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  • New Constitution-making process - Index of articles

  • COPAC outreach meetings: Statistics as at 12th September - Constitution Watch 20/2010
    September 21, 2010

    The table below gives details of meetings from the beginning of the outreach on 23rd June up to 12th September. Attendance figures are the official ones from the COPAC Secretariat.

    Completed meetings: Meetings in Mashonaland East have been completed.

    Ongoing Meetings: Meetings are not yet finished in Kariba, Rushinga, Beit Bridge, Umguza, Gokwe and Buhera districts. Also, “mopping-up meetings” are underway to cover rural wards in other provinces where scheduled meetings were called off or not completed – dates and venues are being arranged at provincial level, and were not available from the COPAC central office. There will also be new meetings scheduled for some wards in the Harare metropolitan area where meetings over the weekend had to be cancelled because of violent disruptions – the dates for the replacement meetings are still to be announced.

    All meetings are expected to be completed by the end of next week.

    Meetings Held 23rd June to 12th September

    Province No. of Meetings No. of Participants No. of Males No. of Females No. of Youths No. of Special Needs Average attendance per meeting
    Mash East 514 133 485 46 505 53 150 32 800 1 030 260
    Mash West 498 104 314 45 715 37 963 20 353 283 209
    Manicaland 556 102 974 40 564 46 216 15 388 806 185
    Mat South 308 31 205 12 983 13 704 4 387 131 101
    Mash Central 567 130 340 44 671 49 628 35 194 847 230
    Mat North 467 36 793 15 192 14 030 7 358 213 78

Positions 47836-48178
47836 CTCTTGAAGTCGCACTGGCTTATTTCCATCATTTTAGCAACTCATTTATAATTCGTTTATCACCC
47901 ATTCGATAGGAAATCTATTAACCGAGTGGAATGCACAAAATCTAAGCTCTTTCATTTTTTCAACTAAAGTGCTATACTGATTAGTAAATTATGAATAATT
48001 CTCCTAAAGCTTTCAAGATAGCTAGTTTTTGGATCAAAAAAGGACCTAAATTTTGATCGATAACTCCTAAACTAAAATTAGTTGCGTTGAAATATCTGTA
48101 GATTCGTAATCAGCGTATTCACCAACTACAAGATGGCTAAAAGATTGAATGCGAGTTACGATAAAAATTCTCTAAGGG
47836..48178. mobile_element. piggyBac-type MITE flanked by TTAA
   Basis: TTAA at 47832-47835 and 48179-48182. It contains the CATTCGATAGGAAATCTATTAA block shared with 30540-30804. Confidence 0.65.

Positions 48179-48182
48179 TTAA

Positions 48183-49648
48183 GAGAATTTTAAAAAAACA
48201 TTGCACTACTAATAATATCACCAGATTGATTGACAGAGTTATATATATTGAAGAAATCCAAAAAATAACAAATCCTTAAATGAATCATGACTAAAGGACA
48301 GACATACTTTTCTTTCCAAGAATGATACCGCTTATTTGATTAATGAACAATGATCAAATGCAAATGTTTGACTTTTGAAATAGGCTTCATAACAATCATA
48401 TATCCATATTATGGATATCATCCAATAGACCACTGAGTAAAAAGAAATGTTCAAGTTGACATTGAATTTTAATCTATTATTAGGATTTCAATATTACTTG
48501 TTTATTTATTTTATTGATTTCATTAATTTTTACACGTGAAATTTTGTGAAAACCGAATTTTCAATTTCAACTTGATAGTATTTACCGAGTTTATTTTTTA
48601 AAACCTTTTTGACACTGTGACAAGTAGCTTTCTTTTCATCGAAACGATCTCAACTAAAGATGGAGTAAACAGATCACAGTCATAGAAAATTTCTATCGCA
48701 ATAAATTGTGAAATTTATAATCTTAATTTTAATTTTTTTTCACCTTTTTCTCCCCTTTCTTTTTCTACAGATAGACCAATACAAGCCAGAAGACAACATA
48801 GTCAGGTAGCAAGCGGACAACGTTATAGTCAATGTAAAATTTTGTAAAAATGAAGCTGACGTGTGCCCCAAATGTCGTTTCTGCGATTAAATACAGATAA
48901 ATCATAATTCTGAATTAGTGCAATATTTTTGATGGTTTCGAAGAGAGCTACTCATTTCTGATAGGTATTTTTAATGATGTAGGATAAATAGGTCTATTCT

Masvingo 531 103 040 39711 44 021 18 734 574 194
    Midlands 555 71 971 32 468 28 885 10 286 332 130
    TOTAL 3 996 714 122 277 809 287 597 144 500 4216 185
          38.9% 40.27% 20.23% 0.59%  

    1. Women’s attendance slightly outweighs attendance by men.

    2. Youth attendance figures are considerably lower than the estimated percentage of youth in the population. This has been acknowledged by COPAC, which has announced that there will be special outreach meetings for youth over the weekend 25th-26th September at venues to be announced.

    3. Youth and special needs attendance figures are not broken down by gender.

    4. Provincial statistics only: The statistics made available by COPAC are for provinces only. They give no idea of the incidence of high and low attendance per district or ward [meetings were arranged on a meeting per ward basis]. ZZZICOMP [the network set up by Zimbabwe Election Support Network, Zimbabwe Peace Project and Zimbabwe Lawyers for Human Rights to monitor the constitution-making process] have attempted to remedy this shortcoming in their reports, as have Crisis Coalition and Sokwanele. ZZZICOMP’s latest report [for 8th to 22nd August] refers to some meetings in Matabeleland attended by only approximately 20 people and contrasts that with meetings attended by very large numbers in Manicaland and Mashonaland [e.g., 1400 and 759].

    5. High attendance at some meetings may make it difficult for all who wish to do so to contribute; it suggests that more meetings should have been scheduled for the areas concerned. There have also been reports of busloads arriving from areas outside the ward where a meeting is held.

    6. Low attendance at some meetings could well be the result of poor arrangements and poor communication. There is a suspicion in some areas that this was deliberate marginalisation. COPAC should think of revisiting these areas after giving proper prior notice.

    ZZZICOMP’s reports provide a fuller picture of what has actually been happening at a wide sample of meetings. Examples are listed of other aspects of the outreach not captured by the COPAC statistics, such as: cancellation/disruption of meetings; bussing in of non-residents; obvious coaching of participants by political parties; intimidation and harassment; monopolisation of meetings by representatives of one political party, etc. One report states “Close analysis of provincial comments by ZZZICOMP suggest there is high risk that most of the decisions that are passed as “unanimously agreed” may be accounted by fear of retribution after the meetings.”

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